Caves are the Coolest!


February 26, 2009
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A few weekends ago, I took a quick trip outside of New Braunfels and visited the Natural Bridge Caverns, a living, growing cave system in the middle of Texas.  Our very knowledgeable tour guide took us underground and showed us just what amazing things can happen under our feet.  So…let’s all learn about what grows in a cave!!!

Cave formations, or speleothems, come in a wide variety of shapes-all dependent upon how they are formed.  The predominating formations in the Natural Bridge Caverns are flowstoneand dripstone. 

Most of us are familiar with dripstone in the forms of stalactites and stalagmites.  These two terms are very similar, and it can be hard to remember which one comes from the top of the cave, and which one grows up from the floor.  Here’s an easy way: Stalactites hold on tight to the ceiling, while stalagmites might one day reach it! 

Other kinds of dripstones in the cave are columns, helictites, and soda straws.  (Tip-NEVER touch anything in the caves because the oils and acids on our skin repel water, and thereby kill the cave formation!  Don’t be a cave-killer.)

My favorite example of flowstone in the caves was a formation called the Diamond River.  Most times, moving water deposits small amounts of the minerals it dissolved on its trip down through rock layers.  However, if the water perhaps is moving slowly, it will deposit more of its mineral wealth; the latter is what makes the Diamond River so sparkly!

My second favorite formation is a kind of flowstone.  When deposits flow into thin sheets, it is sometimes called a Cave Curtain, or Cave Drapery.  When a cave curtain has various light and dark layers…it is called Cave Bacon!  (It is so named because of its resemblance to its pork-y counterpart.)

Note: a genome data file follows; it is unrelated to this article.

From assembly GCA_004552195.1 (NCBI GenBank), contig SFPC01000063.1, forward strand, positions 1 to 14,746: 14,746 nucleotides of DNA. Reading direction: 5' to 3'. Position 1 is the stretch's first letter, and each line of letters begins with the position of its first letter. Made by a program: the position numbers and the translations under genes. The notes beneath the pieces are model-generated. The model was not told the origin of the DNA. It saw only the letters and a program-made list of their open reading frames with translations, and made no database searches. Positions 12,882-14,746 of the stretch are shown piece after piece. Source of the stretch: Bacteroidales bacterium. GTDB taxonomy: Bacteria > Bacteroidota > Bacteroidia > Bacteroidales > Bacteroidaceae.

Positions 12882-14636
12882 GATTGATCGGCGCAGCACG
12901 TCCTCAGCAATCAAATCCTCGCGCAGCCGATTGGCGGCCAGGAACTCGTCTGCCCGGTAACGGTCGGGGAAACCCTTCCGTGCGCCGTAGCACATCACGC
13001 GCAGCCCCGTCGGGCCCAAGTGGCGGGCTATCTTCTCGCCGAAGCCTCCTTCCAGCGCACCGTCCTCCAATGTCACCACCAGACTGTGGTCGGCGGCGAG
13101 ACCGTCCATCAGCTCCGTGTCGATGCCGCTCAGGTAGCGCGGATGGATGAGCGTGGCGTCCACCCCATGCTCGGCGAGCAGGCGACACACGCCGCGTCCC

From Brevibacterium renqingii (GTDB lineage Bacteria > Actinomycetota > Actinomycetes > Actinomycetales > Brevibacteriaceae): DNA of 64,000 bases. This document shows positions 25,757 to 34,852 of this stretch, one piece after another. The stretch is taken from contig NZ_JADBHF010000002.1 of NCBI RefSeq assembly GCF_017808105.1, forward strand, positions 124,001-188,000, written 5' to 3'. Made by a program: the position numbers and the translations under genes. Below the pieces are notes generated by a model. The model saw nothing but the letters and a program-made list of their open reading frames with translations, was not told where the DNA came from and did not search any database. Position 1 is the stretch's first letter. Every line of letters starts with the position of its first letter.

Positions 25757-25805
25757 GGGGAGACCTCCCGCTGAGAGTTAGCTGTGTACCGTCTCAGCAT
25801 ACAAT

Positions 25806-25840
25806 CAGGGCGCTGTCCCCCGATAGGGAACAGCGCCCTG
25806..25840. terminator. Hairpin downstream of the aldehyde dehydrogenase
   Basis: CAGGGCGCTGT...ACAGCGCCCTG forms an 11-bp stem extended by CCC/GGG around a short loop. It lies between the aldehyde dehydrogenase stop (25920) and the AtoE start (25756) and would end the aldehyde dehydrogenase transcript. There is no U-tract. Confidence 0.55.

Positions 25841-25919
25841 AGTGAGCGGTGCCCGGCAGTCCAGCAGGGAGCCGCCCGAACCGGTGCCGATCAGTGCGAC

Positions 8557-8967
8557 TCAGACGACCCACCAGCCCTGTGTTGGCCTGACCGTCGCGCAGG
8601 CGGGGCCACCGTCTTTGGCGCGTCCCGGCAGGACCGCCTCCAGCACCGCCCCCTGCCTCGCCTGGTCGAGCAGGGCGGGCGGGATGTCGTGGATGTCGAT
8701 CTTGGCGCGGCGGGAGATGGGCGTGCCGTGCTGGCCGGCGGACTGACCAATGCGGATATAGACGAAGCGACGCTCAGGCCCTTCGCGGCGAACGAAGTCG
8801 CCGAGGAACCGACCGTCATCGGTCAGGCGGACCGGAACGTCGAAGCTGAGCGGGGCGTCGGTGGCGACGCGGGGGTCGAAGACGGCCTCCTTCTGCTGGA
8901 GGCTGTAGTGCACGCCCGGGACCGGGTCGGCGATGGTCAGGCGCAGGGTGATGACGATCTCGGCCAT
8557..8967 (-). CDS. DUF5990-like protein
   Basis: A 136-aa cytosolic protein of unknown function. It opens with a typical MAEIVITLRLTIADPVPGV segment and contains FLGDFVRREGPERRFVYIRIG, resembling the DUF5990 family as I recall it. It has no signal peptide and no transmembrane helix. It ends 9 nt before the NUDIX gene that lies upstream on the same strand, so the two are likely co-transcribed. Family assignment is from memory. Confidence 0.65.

Cave Bacon!

On a related note, the temperature in the caverns is a seemingly-lovely 70 degrees. HOWEVER, the relative humidity hovers around 99%-making it feel closer to a stuffy 80 degrees.  This level of humidity has an interesting side effect…on the guano (bat droppings).  The bats that deposited the guano lived in the caves QUITE some time ago, so there is no smell.  BUT the moisture in the caves keeps the guano in the same condition is was when it came out of the bats over a thousand years ago, i.e. it never dries out.  In some spots, it is even up to five foot thick!!!  So watch where you step…
 
It is amazing to see the things that Mother Nature can produce when left to her own devices.  If you have a hearty hankering for more naturally-formed goodies, you should come on down to the Cullen Hall of Gems and Minerals and see how beautiful geology can be!

Erin C
Authored By Erin Crouch

As a Youth Education Marketing Coordinator, Erin is responsible for keeping the 20 districts to the North of Houston informed about everything going on at the Museum. She also works booths at various conferences to help promote HMNS to educators. She is crazy about all things entomological, loves working with special needs children, and is always involved in some sort of creative endeavor.

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